Originally Posted by ratinox
Originally Posted by frankrondaniel
decent number of DSD albums in a variety of genres.
Save your money. The Audio Engineering Society demonstrated that human beings cannot distinguish between SACD (DSD) and CD-DA (16/44.1 PCM) in double-blind trials unless the volume is raised enough to make the CD-DA noise floor audible. There's no point to paying extra for DSD files unless you routinely listen to music at deafening volume levels.
DSD: DX50's new FOTM.
Originally Posted by ratinox
Originally Posted by musicheaven
I would not apply the rule across the board without consulting your ears in the process first. Your ears are the best judge for that.
Well, no, they're not. Rather, your ears are, but your brain isn't. This is why the AES performed 554 double-blind trials with a variety of listeners. Tested listeners correctly identified the SACD source 49.8% of the time. Short version: they guessed.
If you genuinely can tell the difference in double-blind trials then please contact the AES. They would love to study you.
As for me... I'm using a Sansa Clip Zip with Rockbox more than my DX50. The Clip simply works better.
You have to keep in mind the methodology of the tests as well as what people in the real world do. The very paper
you're referring to, and isn't mentioned in the Wikipedia entry for SACD, also stated*:
Though our tests failed to substantiate the claimed ad-
vantages of high-resolution encoding for two-channel au-
dio, one trend became obvious very quickly and held up
throughout our testing: virtually all of the SACD and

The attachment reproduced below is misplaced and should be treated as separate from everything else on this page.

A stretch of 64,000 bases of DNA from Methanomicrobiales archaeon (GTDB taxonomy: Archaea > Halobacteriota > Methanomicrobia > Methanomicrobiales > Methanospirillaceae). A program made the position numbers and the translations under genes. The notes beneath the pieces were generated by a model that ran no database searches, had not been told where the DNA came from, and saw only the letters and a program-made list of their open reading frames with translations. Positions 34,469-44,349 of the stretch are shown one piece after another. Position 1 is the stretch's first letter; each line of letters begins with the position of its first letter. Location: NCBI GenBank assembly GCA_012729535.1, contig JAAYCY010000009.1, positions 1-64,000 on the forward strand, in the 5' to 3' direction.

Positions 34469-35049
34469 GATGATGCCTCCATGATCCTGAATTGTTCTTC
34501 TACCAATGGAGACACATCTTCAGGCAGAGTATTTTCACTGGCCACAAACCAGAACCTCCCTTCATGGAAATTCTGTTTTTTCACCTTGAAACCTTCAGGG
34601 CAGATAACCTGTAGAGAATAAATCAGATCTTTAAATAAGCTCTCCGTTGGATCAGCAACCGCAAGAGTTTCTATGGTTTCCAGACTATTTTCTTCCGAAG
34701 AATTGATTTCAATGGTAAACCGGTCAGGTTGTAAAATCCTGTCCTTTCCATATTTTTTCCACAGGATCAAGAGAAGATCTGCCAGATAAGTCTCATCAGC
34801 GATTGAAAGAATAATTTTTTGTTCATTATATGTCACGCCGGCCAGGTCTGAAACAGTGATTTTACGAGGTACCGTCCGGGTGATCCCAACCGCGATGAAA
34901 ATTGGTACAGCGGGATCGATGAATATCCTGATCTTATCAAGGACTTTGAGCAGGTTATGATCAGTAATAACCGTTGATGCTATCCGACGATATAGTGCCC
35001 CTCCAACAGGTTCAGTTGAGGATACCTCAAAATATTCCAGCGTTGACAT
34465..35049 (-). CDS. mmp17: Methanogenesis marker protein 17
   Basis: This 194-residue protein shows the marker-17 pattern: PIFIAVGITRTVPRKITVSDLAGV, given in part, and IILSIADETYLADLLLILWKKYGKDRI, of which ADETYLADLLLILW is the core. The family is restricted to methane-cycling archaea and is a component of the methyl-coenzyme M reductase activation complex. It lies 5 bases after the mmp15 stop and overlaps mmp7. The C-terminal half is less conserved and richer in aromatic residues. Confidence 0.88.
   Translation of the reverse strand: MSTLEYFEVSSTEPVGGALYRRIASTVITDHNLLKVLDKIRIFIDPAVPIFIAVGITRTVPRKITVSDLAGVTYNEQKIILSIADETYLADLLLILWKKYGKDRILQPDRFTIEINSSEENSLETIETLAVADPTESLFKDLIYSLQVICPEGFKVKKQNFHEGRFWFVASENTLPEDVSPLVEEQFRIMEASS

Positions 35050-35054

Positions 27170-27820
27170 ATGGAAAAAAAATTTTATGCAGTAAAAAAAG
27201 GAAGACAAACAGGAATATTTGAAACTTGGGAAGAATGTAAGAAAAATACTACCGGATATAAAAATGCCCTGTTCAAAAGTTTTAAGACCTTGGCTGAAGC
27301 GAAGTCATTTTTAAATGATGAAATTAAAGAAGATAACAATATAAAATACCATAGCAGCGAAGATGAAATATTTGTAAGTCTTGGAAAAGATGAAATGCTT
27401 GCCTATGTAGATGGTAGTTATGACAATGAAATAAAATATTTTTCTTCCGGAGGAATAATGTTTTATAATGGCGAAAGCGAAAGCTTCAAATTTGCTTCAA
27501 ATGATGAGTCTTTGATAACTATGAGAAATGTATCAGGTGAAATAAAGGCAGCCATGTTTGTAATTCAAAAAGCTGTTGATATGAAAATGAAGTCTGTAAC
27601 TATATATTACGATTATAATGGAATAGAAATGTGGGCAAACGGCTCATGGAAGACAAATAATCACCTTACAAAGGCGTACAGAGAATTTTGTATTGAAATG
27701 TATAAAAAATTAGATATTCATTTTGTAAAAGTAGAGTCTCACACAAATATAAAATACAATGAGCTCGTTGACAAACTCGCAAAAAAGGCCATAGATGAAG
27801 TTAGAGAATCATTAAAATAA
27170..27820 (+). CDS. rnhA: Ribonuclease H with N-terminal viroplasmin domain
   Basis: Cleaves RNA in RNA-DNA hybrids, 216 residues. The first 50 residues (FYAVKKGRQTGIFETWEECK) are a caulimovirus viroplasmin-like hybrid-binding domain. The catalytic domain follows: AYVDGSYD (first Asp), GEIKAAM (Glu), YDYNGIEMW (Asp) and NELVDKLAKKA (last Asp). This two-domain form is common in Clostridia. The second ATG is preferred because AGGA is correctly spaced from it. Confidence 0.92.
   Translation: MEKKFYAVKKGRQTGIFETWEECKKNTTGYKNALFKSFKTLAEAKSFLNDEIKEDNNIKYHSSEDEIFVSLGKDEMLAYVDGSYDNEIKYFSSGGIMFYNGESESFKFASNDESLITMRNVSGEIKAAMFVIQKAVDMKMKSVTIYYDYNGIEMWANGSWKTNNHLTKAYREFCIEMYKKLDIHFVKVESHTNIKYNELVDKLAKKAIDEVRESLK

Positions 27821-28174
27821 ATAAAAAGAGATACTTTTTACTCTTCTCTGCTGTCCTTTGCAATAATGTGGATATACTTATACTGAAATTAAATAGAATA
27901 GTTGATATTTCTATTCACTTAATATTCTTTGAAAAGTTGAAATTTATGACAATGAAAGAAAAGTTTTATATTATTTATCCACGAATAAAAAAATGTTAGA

DVD-A recordings sounded better than most CDs—
sometimes much better. Had we not “degraded” the sound
to CD quality and blind-tested for audible differences, we
would have been tempted to ascribe this sonic superiority
to the recording processes used to make them.
This is what people in the real world will do: they'll compare an album on a CD to the same album on a SACD (or even the CD layer on the SACD).
Here's what they did in the tests*:
In words, they took a SACD/DVD-A disc player and down-sampled its audio to 16-bit/44.1 kHz in order to represent their "CD-equivalent" audio. Most people in the real world won't do that when comparing the two.
This same thing happens with high-definition audio; there's no audible difference between 16/44 and 24/96+ formats per se in test conditions, but that's not what happens in the real world.
In the real world you can have different masters for a specified form of media. The master for a SACD can be different from that of a CD; the master of a 24/96 file can be different from a 16/44 one. It is for these reasons that people buy "higher-resolution" audio formats.
As for me, I could definitely tell a difference between the SACD DSD layer and the CD PCM layer for this album with this SACD player with a STAX SRS-2170; the DSD layer sounded much more natural and the soundstage was much more spacious.
Likewise, I can hear a difference between a 24/88 HD master and a 16/44 CD one (yes, this should be in the Sound Science section on Head-Fi).
ABX Foobar2000 Test Results (Click to show)
foo_abx 1.3.4 report
File A: D:\Users\Michael\Music\My HDTracks Music\Seal\Best 1991 2004\1-Crazy.flac
File B: D:\Users\Michael\Music\Seal\Seal\03 Crazy.flac
17:18:05 : Test started.
17:18:57 : 01/01 50.0%
17:19:12 : 01/02 75.0%
17:19:26 : 02/03 50.0%
17:19:43 : 03/04 31.3%
17:19:56 : 04/05 18.8%
17:20:18 : 05/06 10.9%
17:20:32 : 06/07 6.3%
17:20:44 : 07/08 3.5%
17:20:53 : 08/09 2.0%
17:21:00 : 09/10 1.1%
17:21:04 : 10/11 0.6%
17:21:09 : 11/12 0.3%
17:21:14 : 12/13 0.2%
17:21:20 : 13/14 0.1%
17:21:27 : 14/15 0.0%
17:21:34 : 15/16 0.0%
17:21:39 : 16/17 0.0%
17:21:51 : 17/18 0.0%
17:21:56 : 18/19 0.0%
17:22:01 : 19/20 0.0%
17:22:07 : 20/21 0.0%
17:22:11 : 21/22 0.0%
17:22:17 : 22/23 0.0%
17:22:34 : 23/24 0.0%
17:22:40 : 24/25 0.0%
17:22:46 : 25/26 0.0%
17:22:55 : 26/27 0.0%
17:23:01 : Test finished.
Total: 26/27 (0.0%)
The DX50 can support DSD playback now. That's great news! That means the DSD files I have can be natively played back on a device and I don't have to down-sample it to 16/44. I don't even know if standard music converters can convert DSD to PCM.
*Meyer, E. B., & Moran, D. R. (2007, September 15). Audibility of a CD-Standard A/D/A Loop Inserted into High-Resolution Audio Playback. J. Audio Engineering Society
, 55 (9), pp. 775-779.Edited by miceblue - 1/29/14 at 3:02am